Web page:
(Reuters) – The United States reversed policy on Wednesday and said it would back launching talks on a treaty to regulate arms sales as long as the talks operated by consensus, a stance critics said gave every nation a veto.
The decision, announced in a statement released by the U.S. State Department, overturns the position of former President George W. Bush’s administration, which had opposed such a treaty on the grounds that national controls were better.
U.S. Secretary of State Hillary Clinton said the United States would support the talks as long as the negotiating forum, the so-called Conference on the Arms Trade Treaty, “operates under the rules of consensus decision-making.”
“Consensus is needed to ensure the widest possible support for the Treaty and to avoid loopholes in the Treaty that can be exploited by those wishing to export arms irresponsibly,” Clinton said in a written statement.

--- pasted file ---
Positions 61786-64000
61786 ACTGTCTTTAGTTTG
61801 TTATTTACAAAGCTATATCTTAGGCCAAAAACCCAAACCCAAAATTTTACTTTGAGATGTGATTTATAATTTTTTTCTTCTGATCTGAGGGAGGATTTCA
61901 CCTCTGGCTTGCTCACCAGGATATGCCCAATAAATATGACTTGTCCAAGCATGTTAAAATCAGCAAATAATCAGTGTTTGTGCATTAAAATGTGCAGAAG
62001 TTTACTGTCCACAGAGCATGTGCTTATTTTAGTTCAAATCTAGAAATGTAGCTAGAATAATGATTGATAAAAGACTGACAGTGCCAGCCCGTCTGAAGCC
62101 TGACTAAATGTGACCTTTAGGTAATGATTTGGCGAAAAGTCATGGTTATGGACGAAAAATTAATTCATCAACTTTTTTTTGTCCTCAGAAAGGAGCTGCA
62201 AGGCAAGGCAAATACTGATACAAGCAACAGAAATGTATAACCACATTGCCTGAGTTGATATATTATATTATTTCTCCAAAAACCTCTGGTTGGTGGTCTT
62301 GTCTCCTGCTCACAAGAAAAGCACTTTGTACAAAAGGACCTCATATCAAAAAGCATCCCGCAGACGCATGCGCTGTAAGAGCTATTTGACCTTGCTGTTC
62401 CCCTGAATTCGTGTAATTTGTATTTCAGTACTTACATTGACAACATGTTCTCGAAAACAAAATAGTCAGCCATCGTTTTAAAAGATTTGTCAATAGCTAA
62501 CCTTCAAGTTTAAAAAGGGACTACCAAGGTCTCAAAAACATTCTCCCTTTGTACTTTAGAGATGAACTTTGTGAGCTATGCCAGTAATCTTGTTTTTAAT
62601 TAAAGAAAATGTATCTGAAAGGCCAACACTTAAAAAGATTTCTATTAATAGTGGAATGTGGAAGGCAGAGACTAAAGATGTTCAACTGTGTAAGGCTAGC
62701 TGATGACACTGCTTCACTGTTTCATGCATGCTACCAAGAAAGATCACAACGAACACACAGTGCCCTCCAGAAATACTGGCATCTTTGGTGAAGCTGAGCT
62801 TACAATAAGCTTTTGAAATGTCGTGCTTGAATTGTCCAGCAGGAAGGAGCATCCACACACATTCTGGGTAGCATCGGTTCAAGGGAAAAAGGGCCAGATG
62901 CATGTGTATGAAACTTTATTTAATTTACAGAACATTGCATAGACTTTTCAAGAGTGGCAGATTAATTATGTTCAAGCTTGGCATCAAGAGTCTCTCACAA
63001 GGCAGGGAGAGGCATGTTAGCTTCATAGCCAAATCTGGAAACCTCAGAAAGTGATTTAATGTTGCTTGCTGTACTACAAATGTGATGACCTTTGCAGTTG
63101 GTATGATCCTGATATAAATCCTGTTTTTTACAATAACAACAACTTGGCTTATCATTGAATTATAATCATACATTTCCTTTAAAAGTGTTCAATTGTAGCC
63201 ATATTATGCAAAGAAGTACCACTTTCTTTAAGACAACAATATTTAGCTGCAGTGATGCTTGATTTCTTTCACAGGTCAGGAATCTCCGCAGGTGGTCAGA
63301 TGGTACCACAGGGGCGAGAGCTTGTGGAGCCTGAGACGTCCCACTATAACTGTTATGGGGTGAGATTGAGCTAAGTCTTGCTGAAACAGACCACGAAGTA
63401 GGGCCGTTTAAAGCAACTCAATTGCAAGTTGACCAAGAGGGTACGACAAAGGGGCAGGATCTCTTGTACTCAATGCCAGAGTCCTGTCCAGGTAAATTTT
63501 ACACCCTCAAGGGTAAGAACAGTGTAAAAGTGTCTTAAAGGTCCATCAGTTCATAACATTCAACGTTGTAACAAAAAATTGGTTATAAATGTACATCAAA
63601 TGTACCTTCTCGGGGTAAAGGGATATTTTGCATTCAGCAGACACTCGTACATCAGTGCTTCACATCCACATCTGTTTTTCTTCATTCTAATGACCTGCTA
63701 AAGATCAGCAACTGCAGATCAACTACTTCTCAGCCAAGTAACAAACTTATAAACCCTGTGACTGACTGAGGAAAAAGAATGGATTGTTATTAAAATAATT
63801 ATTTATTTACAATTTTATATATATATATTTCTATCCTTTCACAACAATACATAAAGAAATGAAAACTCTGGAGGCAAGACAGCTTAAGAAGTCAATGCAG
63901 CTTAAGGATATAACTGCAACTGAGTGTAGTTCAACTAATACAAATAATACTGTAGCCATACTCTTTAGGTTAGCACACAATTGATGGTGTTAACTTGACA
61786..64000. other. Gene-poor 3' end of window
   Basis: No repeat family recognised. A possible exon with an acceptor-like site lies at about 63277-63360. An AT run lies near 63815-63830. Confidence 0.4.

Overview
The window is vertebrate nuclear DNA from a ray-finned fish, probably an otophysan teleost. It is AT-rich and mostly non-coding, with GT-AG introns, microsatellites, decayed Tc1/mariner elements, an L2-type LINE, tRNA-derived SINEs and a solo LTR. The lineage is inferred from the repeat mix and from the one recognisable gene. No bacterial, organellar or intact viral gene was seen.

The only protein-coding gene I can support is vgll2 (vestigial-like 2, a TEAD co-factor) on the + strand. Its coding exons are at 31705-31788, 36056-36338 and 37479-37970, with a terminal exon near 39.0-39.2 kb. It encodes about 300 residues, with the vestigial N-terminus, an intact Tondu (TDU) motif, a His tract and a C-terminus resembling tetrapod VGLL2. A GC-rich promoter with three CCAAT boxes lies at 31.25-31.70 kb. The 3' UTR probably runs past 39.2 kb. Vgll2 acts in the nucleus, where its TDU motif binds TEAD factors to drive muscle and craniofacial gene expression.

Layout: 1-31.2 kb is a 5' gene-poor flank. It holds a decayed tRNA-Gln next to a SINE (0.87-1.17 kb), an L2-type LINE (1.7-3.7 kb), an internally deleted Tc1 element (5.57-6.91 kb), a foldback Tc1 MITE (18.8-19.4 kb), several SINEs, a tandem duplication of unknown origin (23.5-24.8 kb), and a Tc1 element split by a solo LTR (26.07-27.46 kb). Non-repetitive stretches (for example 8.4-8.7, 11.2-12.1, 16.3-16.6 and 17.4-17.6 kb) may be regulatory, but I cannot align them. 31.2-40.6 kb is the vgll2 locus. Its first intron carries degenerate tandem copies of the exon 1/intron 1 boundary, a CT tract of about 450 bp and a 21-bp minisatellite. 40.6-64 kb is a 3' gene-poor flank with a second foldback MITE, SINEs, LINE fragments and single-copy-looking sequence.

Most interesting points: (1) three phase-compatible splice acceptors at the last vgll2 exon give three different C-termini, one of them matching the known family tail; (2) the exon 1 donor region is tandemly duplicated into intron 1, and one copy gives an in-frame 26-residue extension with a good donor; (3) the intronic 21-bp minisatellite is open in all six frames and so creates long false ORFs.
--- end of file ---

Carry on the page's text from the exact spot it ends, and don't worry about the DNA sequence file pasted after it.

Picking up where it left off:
While praising the Obama administration’s decision to overturn the Bush-era policy and to proceed with negotiations to regulate conventional arms sales, some groups criticized the U.S. insistence that decisions on the treaty be unanimous.
“The shift in position by the world’s biggest arms exporter is a major breakthrough in launching formal negotiations at the United Nations in order to prevent irresponsible arms transfers,” Amnesty International and Oxfam International said in a joint statement.
However, they said insisting that decisions on the treaty be made by consensus “could fatally weaken a final deal.”